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Recipe for Acorn Squash Galette by Dawn’s Recipes

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Recipe for Acorn Squash Galette by Dawn's Recipes

We’ve outlined all the ingredients and directions for you to make the perfect Acorn Squash Galette. This dish qualifies as a Advanced level recipe. It should take you about 3 hr to make this recipe. The Acorn Squash Galette recipe should make enough food for 6 servings.

You can add your own personal twist to this Acorn Squash Galette recipe, depending on your culture or family tradition. Don’t be scared to add other ingredients once you’ve gotten comfortable with the recipe! Please see below for a list of potential cookware items that might be necessary for this Acorn Squash Galette recipe.

Ingredients for Acorn Squash Galette

  • 1 1/2 cups all-purpose flour
  • 1/2 cup chilled butter, cut into small pieces
  • 3 to 5 tablespoons chilled carbonated water (recommended: San Pelligrino)
  • 1 acorn squash, peeled, seeded and halved
  • 3 tablespoons butter
  • 3 tablespoons olive oil
  • 4 tablespoons water
  • 1/4 teaspoon kosher salt
  • 1/4 teaspoon freshly ground black pepper
  • 3/4 cup heavy cream
  • 1 1/2 cups grated Gruyere or crumbled Maytag Bleu cheese
  • 1 large onion, thinly sliced
  • 1 tablespoon sugar
  • Olive oil, for drizzling
  • Kosher salt, for sprinkling
  • Mixed greens, for serving

Directions for Acorn Squash Galette

  1. For the dough: In a medium bowl, mix together the flour and butter with your fingers until the butter is just mixed in throughout the flour. Add the chilled water 1 tablespoon at a time and mix it into the flour mixture with your fingers. Use just enough water so that the dough just comes together. Gather the dough into a ball and wrap in parchment paper. Set it aside in the refrigerator or until ready to use.
  2. For the filling: Cut the acorn squash into thin slices. In a medium skillet over medium heat, add 2 tablespoons butter and 2 tablespoons olive oil. Add the sliced squash and 1/4 cup water, cook until the squash is soft and cooked through, about 10 minutes. Sprinkle with the salt and pepper. Add the heavy cream to the pan halfway through, about 5 minutes into the process.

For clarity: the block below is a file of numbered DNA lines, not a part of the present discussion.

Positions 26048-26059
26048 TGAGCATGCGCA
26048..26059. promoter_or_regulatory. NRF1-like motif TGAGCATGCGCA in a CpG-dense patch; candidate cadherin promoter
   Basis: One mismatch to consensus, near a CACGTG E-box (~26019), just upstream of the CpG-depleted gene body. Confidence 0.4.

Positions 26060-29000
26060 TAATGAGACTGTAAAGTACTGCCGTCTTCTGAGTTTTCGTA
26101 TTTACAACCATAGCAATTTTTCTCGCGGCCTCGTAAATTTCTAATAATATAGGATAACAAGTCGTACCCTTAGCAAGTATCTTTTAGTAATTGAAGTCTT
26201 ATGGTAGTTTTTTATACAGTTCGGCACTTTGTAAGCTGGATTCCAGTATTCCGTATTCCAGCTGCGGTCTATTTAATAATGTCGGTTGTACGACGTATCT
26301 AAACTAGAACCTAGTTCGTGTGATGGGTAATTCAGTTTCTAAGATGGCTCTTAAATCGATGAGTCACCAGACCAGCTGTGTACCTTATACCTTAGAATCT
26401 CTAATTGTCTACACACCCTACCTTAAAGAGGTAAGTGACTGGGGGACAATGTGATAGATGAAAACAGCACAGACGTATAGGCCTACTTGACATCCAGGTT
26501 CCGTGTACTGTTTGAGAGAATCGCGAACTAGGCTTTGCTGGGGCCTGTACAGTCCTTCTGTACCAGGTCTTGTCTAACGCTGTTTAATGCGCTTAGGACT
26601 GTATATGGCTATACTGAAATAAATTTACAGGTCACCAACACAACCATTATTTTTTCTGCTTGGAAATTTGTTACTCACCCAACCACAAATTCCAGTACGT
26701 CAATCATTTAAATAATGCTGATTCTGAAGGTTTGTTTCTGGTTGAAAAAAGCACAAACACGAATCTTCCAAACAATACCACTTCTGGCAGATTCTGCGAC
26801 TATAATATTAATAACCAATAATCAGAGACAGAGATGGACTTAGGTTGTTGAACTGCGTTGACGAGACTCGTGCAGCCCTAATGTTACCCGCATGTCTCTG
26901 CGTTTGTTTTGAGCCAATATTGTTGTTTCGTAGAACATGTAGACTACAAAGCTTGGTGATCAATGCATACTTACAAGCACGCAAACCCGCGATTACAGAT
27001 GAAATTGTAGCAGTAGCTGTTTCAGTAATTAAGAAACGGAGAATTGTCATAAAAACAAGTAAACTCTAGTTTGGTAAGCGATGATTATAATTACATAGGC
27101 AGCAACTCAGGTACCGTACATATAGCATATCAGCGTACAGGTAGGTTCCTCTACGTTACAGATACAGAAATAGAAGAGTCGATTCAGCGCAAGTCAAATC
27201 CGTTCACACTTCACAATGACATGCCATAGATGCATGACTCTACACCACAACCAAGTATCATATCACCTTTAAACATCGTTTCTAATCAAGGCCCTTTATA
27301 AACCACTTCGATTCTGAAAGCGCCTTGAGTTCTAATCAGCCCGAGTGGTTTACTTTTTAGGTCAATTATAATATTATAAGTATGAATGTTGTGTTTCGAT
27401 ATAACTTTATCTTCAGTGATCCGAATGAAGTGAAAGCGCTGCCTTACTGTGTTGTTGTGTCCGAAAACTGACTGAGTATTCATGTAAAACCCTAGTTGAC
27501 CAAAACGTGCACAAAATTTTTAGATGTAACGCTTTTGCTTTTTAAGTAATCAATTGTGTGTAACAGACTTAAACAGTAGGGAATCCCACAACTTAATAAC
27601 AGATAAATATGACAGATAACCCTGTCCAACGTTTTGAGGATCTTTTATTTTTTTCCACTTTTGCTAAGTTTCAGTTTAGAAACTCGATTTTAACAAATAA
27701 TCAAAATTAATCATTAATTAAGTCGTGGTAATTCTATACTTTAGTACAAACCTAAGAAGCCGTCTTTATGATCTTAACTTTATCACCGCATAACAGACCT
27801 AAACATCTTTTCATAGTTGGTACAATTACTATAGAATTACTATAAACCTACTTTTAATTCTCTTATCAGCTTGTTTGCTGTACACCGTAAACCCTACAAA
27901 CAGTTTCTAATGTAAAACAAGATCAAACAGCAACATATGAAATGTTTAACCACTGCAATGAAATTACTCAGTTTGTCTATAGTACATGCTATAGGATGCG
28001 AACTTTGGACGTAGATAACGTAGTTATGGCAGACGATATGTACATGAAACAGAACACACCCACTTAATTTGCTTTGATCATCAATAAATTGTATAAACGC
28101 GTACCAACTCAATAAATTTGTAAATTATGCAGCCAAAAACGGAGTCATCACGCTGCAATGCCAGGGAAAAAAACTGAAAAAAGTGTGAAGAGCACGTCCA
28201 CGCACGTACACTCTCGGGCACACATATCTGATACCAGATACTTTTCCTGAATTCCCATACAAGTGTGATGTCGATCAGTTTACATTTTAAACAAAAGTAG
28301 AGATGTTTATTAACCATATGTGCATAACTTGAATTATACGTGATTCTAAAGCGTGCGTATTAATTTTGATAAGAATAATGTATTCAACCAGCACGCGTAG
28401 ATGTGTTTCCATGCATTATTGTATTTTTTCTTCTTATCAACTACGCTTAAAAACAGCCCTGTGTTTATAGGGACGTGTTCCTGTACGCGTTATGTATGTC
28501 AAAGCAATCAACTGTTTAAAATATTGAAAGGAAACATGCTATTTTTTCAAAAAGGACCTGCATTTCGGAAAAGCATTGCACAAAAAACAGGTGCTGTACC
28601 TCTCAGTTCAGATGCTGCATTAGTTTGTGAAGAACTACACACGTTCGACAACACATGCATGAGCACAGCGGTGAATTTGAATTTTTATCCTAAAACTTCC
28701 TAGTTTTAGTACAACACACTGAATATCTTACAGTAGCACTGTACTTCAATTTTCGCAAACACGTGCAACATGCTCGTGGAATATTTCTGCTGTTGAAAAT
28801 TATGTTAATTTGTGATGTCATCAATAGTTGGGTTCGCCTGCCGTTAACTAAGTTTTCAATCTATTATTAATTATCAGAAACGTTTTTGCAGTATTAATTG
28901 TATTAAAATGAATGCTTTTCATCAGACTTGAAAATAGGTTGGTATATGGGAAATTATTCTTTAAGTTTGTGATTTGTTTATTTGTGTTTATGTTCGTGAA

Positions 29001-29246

3. Remove the squash from the pan and set aside in a bowl to cool. Once the squash has cooled, toss together with the cheese.
  4. Melt 1 tablespoon butter and 1 tablespoon olive oil in the pan. Add the sliced onion and sugar and cook over low heat about 30 minutes, until the onion has browned and caramelized. After the onion has cooked, divide the mixture into 6 equal portions and let cool.
  5. Preheat the oven to 375 degrees F.
  6. Remove the dough from the refrigerator and allow it to come to room temperature for about 10 minutes. Cut the dough into 6 equal portions. Take each portion and roll it out into a small circle, about 3 inches in diameter. The dough does not have to be rolled out perfectly evenly¿a galette is a rustic, free-form tart.
  7. In the center of each galette, place a portion of the cooled caramelized onion and squash mixture. Create an edge to the galette by folding the edges of the pastry up towards the center and pressing down gently. Don’t cover the filling with the pastry.
  8. Place the pastries onto a baking sheet lined with parchment paper. Bake for 25 minutes until the crust is lightly browned. Drizzle a little extra virgin olive oil and kosher salt over each galette.
  9. Serve slightly warm with mixed greens.

Cookware for your recipe

You will find below are cookware items that could be needed for this Acorn Squash Galette recipe or similar recipes. Feel free to skip to the next item if it doesn’t apply.

  • Cooking pots
  • Frying pan
  • Steamers
  • Colander
  • Skillet
  • Knives
  • Cutting board
  • Grater
  • Saucepan
  • Stockpot
  • Spatula
  • Tongs
  • Measuring cups
  • Wooden Spoon

Categories in this Recipe